Delegations appointed by the parliaments of more than 45 countries of the European and Eurasian regions are represented in the Parliamentary Assembly of the Council of Europe (PACE).
Through the votes of the members of the delegations the resolutions and agendas discussed at the Assembly outline the positions of the countries represented by them on international and regional events, as well as the attitude of those countries towards other countries.
Armenia and Azerbaijan joined this international organization in 2001, and Russia, the strategic ally of Armenia, has been a member of the organization since 1996.
The Union of Informed Citizens has summed up the votes of the Russian delegations of different years since 2001 on all the resolutions related to Armenia, Azerbaijan and the Artsakh issue.
It should be noted that in 2014, due to the annexation of Crimea to Russia, the PACE deprived the latter of its right to vote, as well as the right to participate in the work of the governing bodies and observation missions, and only in June 2019 the Assembly returned the powers of the Russian delegation. Therefore, in the data presented below and in the infographic we have bypassed the resolutions related to the Nagorno-Karabakh conflict, Armenia and Azerbaijan and their votes during that period.
Russia has supported Azerbaijan’s territorial integrity in PACE, ignoring issues of self-determination of nations and prisoners of war
In 2008, the PACE adopted Resolution 1614 “The Functioning of Democratic Institutions in Azerbaijan”, the 25th point of which first states Azerbaijan’s “commitment to an exclusively peaceful settlement of the Artsakh conflict,” then states: “The Assembly notes that the sustainable democratic development of Azerbaijan will be extremely difficult until the country’s territorial integrity is restored.”
In the resolution, the Assembly takes note of the UN General Assembly Resolution of 14 March 2008 on the Situation in the Occupied Territories of Azerbaijan, reaffirming the need to restore Azerbaijan’s territorial integrity, supporting the restoration of internationally recognized borders and joining the demand of withdrawal of Armenian Armed Forces immediately. The resolution does not contain any reference to the principle of self-determination of nations.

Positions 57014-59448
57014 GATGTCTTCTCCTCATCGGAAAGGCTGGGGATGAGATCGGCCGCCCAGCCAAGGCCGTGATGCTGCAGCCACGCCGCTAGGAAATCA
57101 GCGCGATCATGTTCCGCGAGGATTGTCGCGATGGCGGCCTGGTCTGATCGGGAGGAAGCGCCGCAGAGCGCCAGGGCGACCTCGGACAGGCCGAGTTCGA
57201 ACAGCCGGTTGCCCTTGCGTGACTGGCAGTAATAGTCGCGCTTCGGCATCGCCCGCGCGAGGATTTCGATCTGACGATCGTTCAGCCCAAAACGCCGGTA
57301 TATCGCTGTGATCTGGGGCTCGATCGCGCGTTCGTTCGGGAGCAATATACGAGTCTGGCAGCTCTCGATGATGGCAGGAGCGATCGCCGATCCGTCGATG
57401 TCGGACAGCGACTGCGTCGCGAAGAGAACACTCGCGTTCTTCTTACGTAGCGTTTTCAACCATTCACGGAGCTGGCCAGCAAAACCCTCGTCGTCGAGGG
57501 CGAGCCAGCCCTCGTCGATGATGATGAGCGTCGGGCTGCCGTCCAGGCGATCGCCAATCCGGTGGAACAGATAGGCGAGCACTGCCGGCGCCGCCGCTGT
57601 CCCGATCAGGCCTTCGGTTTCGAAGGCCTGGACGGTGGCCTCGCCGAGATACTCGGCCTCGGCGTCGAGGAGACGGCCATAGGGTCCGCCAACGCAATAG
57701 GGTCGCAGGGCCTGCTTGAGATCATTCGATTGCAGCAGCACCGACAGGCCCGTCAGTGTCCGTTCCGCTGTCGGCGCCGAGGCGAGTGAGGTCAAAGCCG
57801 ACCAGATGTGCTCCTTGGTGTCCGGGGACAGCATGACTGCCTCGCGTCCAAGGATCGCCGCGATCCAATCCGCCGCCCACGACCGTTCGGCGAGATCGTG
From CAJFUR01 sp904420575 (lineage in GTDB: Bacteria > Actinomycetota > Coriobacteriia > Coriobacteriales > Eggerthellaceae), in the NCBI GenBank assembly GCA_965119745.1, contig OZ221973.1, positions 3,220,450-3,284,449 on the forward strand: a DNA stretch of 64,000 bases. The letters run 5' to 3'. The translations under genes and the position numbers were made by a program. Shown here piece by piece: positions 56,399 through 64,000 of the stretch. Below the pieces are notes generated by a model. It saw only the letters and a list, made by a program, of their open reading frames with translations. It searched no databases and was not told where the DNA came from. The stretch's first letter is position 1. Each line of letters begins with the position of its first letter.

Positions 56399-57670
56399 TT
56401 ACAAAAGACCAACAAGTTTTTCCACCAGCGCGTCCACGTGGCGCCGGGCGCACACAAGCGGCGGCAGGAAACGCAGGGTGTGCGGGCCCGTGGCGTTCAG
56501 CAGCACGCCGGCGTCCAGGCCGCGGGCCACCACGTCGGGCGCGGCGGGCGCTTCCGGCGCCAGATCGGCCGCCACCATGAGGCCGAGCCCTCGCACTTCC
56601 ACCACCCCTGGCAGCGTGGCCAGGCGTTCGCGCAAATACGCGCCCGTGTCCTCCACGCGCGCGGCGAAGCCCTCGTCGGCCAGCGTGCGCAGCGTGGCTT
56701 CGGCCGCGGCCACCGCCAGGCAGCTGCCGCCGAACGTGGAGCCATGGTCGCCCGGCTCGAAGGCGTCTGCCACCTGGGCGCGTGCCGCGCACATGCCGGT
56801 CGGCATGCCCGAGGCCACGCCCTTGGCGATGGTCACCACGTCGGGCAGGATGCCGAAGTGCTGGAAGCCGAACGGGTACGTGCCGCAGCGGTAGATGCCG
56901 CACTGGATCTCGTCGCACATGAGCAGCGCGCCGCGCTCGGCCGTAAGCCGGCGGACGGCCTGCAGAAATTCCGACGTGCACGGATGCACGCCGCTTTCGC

The Armenian delegation, which at that time included Raffi Hovannisian from the Heritage Party, Armen Rustamyan from the ARF Dashnaktsutyun, and David Harutyunyan from the Republican Party of Armenia, voted against the resolution. Eight deputies from the Russian delegation to the PACE took part in the voting, with one vote against the Resolution and one abstained. The majority of the delegation supported the resolution with anti-Armenian wording.
The next resolution on the Nagorno-Karabakh conflict, which was voted on by the Russian delegation, is the report “Progress of the Assembly’s Monitoring Procedure (January-December, 2020).” In the 5th, 8.11th and 11th points related to the conflict Armenia and Azerbaijan are equally blamed. The first states that the PACE Monitoring Committee followed the war unleashed in Artsakh on 27 September 2020 and called for a peaceful settlement of the conflict.
The resolution includes harsh wording on human rights, political persecution, justice, and other issues in Russia, which is why the entire Russian delegation voted against it.